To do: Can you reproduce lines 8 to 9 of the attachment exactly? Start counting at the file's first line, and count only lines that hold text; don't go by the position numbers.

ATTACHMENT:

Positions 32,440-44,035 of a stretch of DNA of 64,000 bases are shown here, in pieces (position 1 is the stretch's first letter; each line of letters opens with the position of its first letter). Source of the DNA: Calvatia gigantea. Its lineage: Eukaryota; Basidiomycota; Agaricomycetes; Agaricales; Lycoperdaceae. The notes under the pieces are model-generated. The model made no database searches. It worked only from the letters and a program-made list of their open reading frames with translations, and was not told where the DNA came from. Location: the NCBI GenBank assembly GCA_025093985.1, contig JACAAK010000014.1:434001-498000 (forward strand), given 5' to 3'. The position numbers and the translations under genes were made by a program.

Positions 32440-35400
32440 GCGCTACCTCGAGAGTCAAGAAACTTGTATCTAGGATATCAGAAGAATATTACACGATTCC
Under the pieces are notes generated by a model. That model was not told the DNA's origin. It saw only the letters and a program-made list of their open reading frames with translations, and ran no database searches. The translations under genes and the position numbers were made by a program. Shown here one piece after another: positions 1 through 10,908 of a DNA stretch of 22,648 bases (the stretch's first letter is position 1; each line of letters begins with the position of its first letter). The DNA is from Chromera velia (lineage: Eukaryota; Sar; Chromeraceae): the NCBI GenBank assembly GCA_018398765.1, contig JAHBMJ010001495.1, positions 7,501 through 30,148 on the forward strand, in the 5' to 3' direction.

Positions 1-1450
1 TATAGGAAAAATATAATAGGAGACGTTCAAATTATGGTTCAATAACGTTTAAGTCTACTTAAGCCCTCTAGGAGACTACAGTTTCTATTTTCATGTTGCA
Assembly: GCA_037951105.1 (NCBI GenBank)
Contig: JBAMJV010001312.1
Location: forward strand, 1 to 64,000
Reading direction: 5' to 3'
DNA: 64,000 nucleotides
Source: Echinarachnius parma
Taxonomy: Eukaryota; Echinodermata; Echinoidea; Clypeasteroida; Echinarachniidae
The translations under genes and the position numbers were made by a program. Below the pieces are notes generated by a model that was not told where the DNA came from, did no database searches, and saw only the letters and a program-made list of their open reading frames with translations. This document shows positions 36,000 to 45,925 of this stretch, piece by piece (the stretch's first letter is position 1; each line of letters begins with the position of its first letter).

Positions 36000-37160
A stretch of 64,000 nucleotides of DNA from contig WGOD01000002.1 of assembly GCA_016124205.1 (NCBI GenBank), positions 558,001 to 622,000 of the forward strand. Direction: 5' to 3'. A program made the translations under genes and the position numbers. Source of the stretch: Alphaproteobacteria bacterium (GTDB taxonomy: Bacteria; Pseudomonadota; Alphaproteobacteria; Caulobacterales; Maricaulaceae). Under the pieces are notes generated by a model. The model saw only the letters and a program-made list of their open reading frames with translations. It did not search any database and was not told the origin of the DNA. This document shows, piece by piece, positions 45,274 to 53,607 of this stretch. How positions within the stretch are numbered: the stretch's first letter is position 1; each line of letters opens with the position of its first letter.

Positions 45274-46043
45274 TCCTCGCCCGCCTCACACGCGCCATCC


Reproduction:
Contig: JBAMJV010001312.1
Location: forward strand, 1 to 64,000